In our area, Angora's range in price from $30 to over $100 a piece depending on the breed, color and sex. A litter of five healthy babies can make a car payment. They also need very little. Food, free access to hay and a never ending supply of water. Draft and drip free housing with good ventilation and a way to capture their droppings and you're good to go. Initial set ups can range in price from very cheap to really fancy.

We chose galvanized steel cages made for rabbits that are 30x30x16" for the bucks and 30x36x16" for the does (which are housed together). Each has it's own water bottle, food bowl and hay manger. We give them glue-free toilet/paper towel rolls and pine cones to play with and we have a enclosed baby gate for them to get out of cage exercise.

The hutches were built with mostly scrap materials and the cages simply rest on the frames. The new hutch for the does has a place for stackable milk crates that holds all their goodies.

So far, I've harvested nearly three ounces of fur off the older two bucks. Fur runs about $6 an ounce on Etsy, give or take. I buy them Timothy hay buy the 96ounce bag that runs $10-12 and lasts about 1.5 months. I get Hartz pellets from the grocery store. A 10lb bag is $9.99 and lasts about 2 months. I'm hoping to get to a point where the rabbits at the very least pay for themselves. I already use the manure in the garden which I think has really benefited the plants though that is hard to tell. If I had a bit better way to do it I could collect the manure and sell that too.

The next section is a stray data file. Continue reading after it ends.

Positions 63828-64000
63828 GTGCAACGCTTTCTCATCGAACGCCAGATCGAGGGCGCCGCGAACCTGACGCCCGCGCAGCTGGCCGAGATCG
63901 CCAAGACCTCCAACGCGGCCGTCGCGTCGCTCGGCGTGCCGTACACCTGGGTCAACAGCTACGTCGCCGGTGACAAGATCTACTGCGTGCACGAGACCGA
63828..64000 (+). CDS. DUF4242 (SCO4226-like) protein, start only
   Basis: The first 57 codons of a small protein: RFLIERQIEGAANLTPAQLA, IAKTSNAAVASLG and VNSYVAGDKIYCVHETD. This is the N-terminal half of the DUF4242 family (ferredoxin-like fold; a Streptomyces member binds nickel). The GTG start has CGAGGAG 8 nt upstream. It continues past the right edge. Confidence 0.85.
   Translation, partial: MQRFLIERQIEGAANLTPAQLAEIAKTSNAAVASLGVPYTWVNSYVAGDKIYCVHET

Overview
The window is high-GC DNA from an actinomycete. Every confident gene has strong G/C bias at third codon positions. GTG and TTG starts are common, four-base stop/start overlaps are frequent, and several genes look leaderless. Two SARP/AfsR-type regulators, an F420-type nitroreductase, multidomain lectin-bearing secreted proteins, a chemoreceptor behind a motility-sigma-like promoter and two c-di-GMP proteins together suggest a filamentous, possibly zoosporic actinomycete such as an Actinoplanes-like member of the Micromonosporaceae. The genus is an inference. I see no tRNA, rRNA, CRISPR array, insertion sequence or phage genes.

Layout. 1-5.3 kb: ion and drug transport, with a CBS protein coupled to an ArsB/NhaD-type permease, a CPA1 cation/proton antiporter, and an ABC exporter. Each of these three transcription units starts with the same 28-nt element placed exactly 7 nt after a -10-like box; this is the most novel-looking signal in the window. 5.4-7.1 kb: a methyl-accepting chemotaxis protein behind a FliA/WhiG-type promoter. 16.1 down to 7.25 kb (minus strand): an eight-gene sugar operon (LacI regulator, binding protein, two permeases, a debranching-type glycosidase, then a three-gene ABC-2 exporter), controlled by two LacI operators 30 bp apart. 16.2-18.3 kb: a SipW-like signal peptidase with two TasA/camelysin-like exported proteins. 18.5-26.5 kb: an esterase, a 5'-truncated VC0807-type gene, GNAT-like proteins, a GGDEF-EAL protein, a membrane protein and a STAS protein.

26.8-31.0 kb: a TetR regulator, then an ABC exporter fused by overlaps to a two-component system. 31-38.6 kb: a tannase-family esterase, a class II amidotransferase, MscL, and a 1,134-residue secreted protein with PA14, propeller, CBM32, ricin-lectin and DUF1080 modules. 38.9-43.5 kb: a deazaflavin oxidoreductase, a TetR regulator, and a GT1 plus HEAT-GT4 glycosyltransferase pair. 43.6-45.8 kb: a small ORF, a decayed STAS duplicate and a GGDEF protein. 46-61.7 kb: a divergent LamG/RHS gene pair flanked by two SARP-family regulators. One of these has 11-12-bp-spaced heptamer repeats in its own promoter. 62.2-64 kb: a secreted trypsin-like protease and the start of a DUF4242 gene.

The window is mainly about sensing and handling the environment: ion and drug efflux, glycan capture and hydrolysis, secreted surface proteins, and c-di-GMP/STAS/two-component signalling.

The point of all this is to point out our effort on bringing in animals to the farm that aren't a burden. They need to pay for themselves in some way or help to reduce the cost of having to do other things, i.e. I don't have to buy manure anymore, which is something I did. Moving towards a dream where we live a self-sufficient life means taking the steps now to build towards that. It would do us no good to have animals that only drain limited resources. We all have to work together to make life easier and more productive. The rabbits have that down already.

Sunday, July 4, 2010

Our Latest Visit

Yesterday, we packed up the van and the trailer and headed over to the land to drop off some materials we have into the shipping container. Initially, we were going to spend the night over, trying to get some work done on the shabin but it didn't work out.